MET, spun off of the Hungarian oil group MOL in 2007, has sold a 20% stake to Keppel for 53 million euros, the companies said last week. This valued MET at about 250 million euros, a valuation that CEO Benjamin Lakatos said was insufficient to compete in Europe.
“We have been like a child tiptoeing to see what’s on the table,” Lakatos told Reuters in an interview. “We could not participate in big European deals efficiently. The Keppel partnership will give us the necessary capital requirements for more significant acquisitions.”
Lakatos said he personally wanted MET to clinch 2-5 major deals in all segments of the European electricity and natural gas markets excluding gas exploration and transmission systems.
Met will pay particular attention to liquefied natural gas (LNG) deals in Western Europe, especially in Italy and Spain where it already has a customer base, allowing it to cover the entire supply chain where possible.
Lakatos said he was hopeful that eastern Europe, where many countries rely heavily on Russia for energy, will be able to diversify their access to energy within 3-5 years.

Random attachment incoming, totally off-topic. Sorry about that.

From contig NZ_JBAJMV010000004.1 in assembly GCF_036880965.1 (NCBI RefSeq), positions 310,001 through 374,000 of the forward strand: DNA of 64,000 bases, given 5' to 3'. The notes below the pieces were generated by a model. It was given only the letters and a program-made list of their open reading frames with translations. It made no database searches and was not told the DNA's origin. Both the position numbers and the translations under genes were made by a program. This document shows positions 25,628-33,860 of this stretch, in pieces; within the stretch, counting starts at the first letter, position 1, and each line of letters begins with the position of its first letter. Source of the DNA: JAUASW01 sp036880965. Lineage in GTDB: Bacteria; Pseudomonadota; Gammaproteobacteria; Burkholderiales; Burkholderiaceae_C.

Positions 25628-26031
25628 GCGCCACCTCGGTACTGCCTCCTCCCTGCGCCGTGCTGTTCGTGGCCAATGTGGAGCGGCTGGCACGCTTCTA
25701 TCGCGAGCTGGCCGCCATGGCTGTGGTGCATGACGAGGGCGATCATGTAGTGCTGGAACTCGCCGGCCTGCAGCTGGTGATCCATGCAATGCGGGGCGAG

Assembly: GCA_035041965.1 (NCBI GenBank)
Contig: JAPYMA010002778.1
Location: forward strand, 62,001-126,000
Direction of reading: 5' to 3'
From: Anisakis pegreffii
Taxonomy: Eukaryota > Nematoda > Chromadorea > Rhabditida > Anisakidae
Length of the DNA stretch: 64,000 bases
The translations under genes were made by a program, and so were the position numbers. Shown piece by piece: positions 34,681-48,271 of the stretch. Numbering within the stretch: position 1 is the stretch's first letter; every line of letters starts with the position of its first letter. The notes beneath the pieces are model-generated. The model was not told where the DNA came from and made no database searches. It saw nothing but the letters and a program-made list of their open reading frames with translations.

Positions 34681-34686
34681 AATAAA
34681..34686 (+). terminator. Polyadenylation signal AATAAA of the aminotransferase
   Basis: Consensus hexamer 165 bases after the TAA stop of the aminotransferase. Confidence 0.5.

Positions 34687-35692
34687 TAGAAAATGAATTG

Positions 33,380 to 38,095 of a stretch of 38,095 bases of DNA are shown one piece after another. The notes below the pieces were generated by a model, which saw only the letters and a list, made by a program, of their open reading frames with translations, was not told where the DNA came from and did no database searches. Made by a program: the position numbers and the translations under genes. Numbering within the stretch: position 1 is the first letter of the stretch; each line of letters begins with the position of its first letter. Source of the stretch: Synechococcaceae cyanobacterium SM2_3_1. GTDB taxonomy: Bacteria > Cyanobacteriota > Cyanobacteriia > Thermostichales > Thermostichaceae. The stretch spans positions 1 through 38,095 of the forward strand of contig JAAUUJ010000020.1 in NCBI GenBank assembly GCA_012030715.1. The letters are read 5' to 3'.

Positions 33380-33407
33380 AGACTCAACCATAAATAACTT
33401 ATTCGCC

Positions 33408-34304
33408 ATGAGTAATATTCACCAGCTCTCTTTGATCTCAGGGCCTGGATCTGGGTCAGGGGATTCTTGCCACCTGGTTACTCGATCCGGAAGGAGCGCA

Renewable sources will be added to the mix for these countries as well as new pipelines for natural gas, new LNG capacity in Croatia and recently discovered gas deposits under the Black Sea.
Lakatos said that if most or all of those projects came onstream then the energy market in Eastern europe could be depoliticized, as long as the region has several times the quantity it needs on several routes.
“On the medium turn, politicians may no longer be responsible for supply security in Central and Eastern Europe, but regulation mostly,” he said. “And I will have to employ meteorologists in big numbers,” Lakatos said, referring to the group’s renewable energy interests.
MET has already entered the renewable generation market, with a solar park and a wind park in its portfolio - the latter a joint project in Serbia with a subsidiary of Gazprom (GAZP.MM
Russia is the heavyweight in the region, a role that is not about to change, and neither should it, Lakatos said, adding he would welcome more Gazprom deals in the future.
“Market players will want a stable, balanced relationship with Russia, which will remain the most important player in the CEE region for the long term. However, it is crucial for Central and Eastern Europe to have access to the global LNG market.”